woman brushing and looking into mirror

Do you experience blisters in your mouth? You’re not alone. According to the Norwegian Health Information around 15-20 percent of the population experiences mouth sores or blisters, known as “aphtha”.  All ages can experience aphtha, and it can occur on both the tongue, on the roof of the mouth, back in the throat and on the inside of cheeks and lips.

Aphtha can be white or yellowy white, round or oval sores with a red edge. They can span from only a few millimetres to larger blisters. It’s painful to have aphtha and it often stings when eating or drinking sour foods and beverages.

Stress can give mouth sores

The reason for aphtha is unknown, but lifestyle can impact the occurrence. Blisters and mouth sores can often come after periods of stress, or as a result of a reduced immune system after being sick.

Stress and hormonal changes can be triggering factors. Changes to the teeth can also give blisters and sores, like during braces, losing or damaging a tooth. If there’s an infection to the root of the tooth, the infection can spread. If you suspect an infection, you have to consult with your local dental expert. An infection will not go away by itself and needs to be treated.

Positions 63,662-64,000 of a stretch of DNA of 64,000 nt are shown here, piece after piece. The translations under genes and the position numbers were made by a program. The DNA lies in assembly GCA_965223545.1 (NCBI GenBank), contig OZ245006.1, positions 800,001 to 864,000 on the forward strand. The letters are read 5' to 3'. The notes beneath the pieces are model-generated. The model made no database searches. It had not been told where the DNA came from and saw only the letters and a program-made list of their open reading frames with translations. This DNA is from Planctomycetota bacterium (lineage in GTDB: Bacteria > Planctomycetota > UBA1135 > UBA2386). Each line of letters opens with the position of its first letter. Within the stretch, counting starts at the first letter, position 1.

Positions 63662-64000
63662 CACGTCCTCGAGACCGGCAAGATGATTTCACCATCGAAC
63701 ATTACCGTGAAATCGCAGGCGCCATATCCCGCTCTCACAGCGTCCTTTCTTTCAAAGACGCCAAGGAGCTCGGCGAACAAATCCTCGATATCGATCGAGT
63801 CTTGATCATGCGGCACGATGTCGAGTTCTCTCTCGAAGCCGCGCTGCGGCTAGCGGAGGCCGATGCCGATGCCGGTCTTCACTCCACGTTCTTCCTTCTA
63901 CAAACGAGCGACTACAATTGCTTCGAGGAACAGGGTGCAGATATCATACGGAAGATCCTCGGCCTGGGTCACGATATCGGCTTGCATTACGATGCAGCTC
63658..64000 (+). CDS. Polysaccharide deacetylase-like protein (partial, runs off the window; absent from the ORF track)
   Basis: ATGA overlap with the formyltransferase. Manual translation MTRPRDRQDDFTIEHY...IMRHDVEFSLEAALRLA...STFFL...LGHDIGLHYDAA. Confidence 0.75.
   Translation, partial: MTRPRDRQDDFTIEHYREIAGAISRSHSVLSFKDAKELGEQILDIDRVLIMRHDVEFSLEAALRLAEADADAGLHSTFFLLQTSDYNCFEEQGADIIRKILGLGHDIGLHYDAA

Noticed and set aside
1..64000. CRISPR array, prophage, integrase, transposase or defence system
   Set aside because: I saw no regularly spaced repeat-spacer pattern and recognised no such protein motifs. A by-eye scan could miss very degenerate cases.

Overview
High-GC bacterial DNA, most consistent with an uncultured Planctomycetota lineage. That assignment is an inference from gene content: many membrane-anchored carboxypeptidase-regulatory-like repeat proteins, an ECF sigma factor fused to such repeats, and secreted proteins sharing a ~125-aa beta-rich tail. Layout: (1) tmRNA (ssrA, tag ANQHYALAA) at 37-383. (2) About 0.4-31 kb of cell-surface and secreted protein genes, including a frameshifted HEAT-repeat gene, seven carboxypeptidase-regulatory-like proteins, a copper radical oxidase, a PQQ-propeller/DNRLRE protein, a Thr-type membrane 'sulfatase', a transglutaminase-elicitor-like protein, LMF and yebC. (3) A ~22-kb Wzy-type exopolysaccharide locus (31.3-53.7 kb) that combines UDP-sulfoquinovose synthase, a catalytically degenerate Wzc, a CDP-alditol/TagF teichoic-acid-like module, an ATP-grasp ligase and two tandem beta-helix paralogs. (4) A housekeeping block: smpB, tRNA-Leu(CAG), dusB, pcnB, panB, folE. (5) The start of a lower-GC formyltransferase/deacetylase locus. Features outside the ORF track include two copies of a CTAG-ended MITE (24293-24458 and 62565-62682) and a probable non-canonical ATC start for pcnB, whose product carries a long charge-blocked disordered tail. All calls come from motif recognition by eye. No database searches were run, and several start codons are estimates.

Some types of viruses can also give mouth sores and aphtha. Herpes simplex can give blisters, often called cold sores, and WHO estimates that around 2/3 of the population have HSV1 (Herpes Simplex Virus 1). Chickenpox and thrush can also give blisters and sores in the mouth.

Treatment of mouth sores

If you have aphtha it, fortunately, goes away by itself. You can relieve the discomfort by using milder toothpaste, some experience relief with changing to a toothpaste without SLS, or toothpaste with milder mint. Try to avoid sour or spicy foods and beverages that often sting when having mouth sores. If the sore is especially hurting you can check with your doctor, dentist or pharmacy for pain relief.

If you experience reoccurring mouth sores, you should contact your doctor to rule out any underlying conditions. In some instances having frequent mouth sores can be associated with lack of iron, vitamin B12, folate, or even intestinal diseases like Crohn’s, ulcerative colitis or celiac disease.



  • Use mild toothpaste
  • Avoid sour or spicy foods and beverages
  • Contact your doctor in case of reoccurring mouth sores

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